In honor of International Permaculture Day, we’d like to share an article on the potential of permaculture as a tool for individuals to improve their food security in a sensible and environmentally friendly manner that does not demand a major allocation of time or resources. Read this article about permaculture in the Guardian by Monterey Institute of International Studies alum Catherine Carlton who currently works at Kusamala Institute of Agriculture and Ecology.

Click here to read the article if you haven’t already.


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Everyone has a slightly different definition of ecological agriculture. But one thing is for sure: ecological agriculture is a practice of natural growing, an alternative to standard agrochemical production. Agricultural practices today span a continuum from absolutely horrible for the environment towards very beneficial and symbiotic with the natural cycles of an environment ( for example, practices range from conventional to organic to beyond organic with many stops in between). Ecological agriculture speaks to this more enlightened path of working with the natural cycles of an area, to building and even improving an area where crops are grown. But there is so much more than just growing practices that define an agricultural system.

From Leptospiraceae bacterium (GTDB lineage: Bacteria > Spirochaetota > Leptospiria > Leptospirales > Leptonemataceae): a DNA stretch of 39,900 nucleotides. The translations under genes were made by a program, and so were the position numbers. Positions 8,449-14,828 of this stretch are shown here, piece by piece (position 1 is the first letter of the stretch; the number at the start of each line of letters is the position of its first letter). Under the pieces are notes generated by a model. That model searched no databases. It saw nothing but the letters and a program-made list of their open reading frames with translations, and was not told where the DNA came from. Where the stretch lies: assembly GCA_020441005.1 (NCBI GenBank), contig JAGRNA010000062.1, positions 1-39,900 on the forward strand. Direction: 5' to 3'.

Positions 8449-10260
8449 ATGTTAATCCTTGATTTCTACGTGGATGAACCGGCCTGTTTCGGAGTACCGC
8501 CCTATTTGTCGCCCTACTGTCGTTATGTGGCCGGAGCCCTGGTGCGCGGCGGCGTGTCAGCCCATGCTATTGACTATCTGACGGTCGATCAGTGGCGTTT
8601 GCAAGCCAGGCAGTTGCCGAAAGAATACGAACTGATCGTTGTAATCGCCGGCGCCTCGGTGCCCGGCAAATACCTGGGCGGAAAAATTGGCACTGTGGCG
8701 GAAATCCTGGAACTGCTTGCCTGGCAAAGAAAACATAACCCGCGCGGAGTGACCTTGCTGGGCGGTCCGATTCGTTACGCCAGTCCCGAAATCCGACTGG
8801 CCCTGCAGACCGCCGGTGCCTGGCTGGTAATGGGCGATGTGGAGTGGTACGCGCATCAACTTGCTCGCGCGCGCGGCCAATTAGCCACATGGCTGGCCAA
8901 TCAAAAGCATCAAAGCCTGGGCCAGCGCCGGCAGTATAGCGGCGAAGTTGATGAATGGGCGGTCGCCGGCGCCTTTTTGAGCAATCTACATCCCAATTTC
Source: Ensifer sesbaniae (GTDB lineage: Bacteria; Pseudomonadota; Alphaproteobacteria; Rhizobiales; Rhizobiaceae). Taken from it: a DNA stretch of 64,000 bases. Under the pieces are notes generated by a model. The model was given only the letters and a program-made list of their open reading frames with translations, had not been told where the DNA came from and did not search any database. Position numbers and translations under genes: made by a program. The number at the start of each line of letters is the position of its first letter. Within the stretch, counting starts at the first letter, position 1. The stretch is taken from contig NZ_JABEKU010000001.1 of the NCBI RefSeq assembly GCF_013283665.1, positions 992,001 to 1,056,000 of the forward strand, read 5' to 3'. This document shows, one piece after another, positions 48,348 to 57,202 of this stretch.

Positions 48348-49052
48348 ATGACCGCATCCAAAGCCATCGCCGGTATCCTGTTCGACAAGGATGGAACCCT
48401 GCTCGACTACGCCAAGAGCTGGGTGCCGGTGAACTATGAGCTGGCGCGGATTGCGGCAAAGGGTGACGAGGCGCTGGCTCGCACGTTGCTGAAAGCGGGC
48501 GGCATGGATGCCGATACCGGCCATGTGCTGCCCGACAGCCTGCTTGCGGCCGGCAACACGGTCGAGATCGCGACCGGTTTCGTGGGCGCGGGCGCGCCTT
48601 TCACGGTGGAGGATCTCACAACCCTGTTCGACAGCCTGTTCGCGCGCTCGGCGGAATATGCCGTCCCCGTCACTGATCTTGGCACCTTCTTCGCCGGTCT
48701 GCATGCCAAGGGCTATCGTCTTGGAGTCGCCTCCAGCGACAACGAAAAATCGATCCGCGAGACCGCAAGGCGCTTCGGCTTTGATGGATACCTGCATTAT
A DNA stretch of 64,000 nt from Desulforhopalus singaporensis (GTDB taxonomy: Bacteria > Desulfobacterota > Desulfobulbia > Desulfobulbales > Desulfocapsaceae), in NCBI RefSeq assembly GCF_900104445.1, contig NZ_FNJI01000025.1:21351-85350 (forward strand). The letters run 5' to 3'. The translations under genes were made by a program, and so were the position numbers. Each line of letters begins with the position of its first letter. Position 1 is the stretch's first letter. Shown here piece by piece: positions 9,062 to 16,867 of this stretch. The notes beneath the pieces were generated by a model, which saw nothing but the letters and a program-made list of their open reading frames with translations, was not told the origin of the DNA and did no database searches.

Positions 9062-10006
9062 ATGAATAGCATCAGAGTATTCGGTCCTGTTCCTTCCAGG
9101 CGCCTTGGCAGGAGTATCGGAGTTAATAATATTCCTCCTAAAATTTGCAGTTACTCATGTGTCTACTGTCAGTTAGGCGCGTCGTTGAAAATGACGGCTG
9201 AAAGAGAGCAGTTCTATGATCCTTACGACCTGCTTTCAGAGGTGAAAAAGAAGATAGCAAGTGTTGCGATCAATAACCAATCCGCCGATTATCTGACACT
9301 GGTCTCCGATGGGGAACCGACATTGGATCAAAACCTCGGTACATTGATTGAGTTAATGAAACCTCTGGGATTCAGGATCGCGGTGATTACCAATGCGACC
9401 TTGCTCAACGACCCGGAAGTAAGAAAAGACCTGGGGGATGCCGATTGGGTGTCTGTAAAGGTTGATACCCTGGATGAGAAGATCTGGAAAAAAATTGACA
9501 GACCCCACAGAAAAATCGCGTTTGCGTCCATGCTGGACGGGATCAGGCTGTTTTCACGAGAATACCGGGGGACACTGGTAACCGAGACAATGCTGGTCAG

A Whole Systems Approach

Ecology of growing practices is just one part. The ecology of the social system surrounding an agricultural area is also very important (in addition to the economic and political components). The human side cannot be ignored.  AASD plays a major role in this human side of agricultural systems. Yes, we promote ecological growing practices. But even more we promote empowerment, autonomy over one’s food system, and respect for nature and the individuals who produce food in the Andean systems. Through educational models worldwide many organizations, including AASD, promote knowledge by learning with farmers and community members. Together these groups educate each other through a system of shared knowledge – each day learning how to respect nature and human beings alike. Because  there are many inextricable parts that make up a sustainable and healthy growing system.

Both the UCSC Life Lab and Live Earth Farm’s Discovery Program are  inspiring examples of educational  agriculture systems that I recently visited. Both promote a holistic approach to ecological agriculture, always bringing in the social, and in the case of Live Earth Farm, the economic side of the story (you can read more about my visit to Live Earth here). ~Kat